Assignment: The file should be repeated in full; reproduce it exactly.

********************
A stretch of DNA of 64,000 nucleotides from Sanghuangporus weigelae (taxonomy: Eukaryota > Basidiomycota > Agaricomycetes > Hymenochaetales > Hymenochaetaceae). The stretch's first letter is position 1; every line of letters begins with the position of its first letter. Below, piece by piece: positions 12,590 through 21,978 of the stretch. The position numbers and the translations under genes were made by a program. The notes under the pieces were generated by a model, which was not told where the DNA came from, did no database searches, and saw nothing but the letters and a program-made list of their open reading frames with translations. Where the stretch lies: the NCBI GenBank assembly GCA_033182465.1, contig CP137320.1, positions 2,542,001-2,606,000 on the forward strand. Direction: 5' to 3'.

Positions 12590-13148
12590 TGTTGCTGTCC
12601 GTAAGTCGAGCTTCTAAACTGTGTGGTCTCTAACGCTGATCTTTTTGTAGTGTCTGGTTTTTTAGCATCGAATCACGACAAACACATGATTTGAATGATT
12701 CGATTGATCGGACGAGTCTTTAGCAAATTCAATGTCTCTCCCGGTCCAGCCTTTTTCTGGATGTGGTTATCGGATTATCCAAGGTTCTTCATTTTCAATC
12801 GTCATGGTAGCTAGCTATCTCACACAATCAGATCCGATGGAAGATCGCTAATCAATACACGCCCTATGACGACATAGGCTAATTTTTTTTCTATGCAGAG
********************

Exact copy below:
A stretch of DNA of 64,000 nucleotides from Sanghuangporus weigelae (taxonomy: Eukaryota > Basidiomycota > Agaricomycetes > Hymenochaetales > Hymenochaetaceae). The stretch's first letter is position 1; every line of letters begins with the position of its first letter. Below, piece by piece: positions 12,590 through 21,978 of the stretch. The position numbers and the translations under genes were made by a program. The notes under the pieces were generated by a model, which was not told where the DNA came from, did no database searches, and saw nothing but the letters and a program-made list of their open reading frames with translations. Where the stretch lies: the NCBI GenBank assembly GCA_033182465.1, contig CP137320.1, positions 2,542,001-2,606,000 on the forward strand. Direction: 5' to 3'.

Positions 12590-13148
12590 TGTTGCTGTCC
12601 GTAAGTCGAGCTTCTAAACTGTGTGGTCTCTAACGCTGATCTTTTTGTAGTGTCTGGTTTTTTAGCATCGAATCACGACAAACACATGATTTGAATGATT
12701 CGATTGATCGGACGAGTCTTTAGCAAATTCAATGTCTCTCCCGGTCCAGCCTTTTTCTGGATGTGGTTATCGGATTATCCAAGGTTCTTCATTTTCAATC
12801 GTCATGGTAGCTAGCTATCTCACACAATCAGATCCGATGGAAGATCGCTAATCAATACACGCCCTATGACGACATAGGCTAATTTTTTTTCTATGCAGAG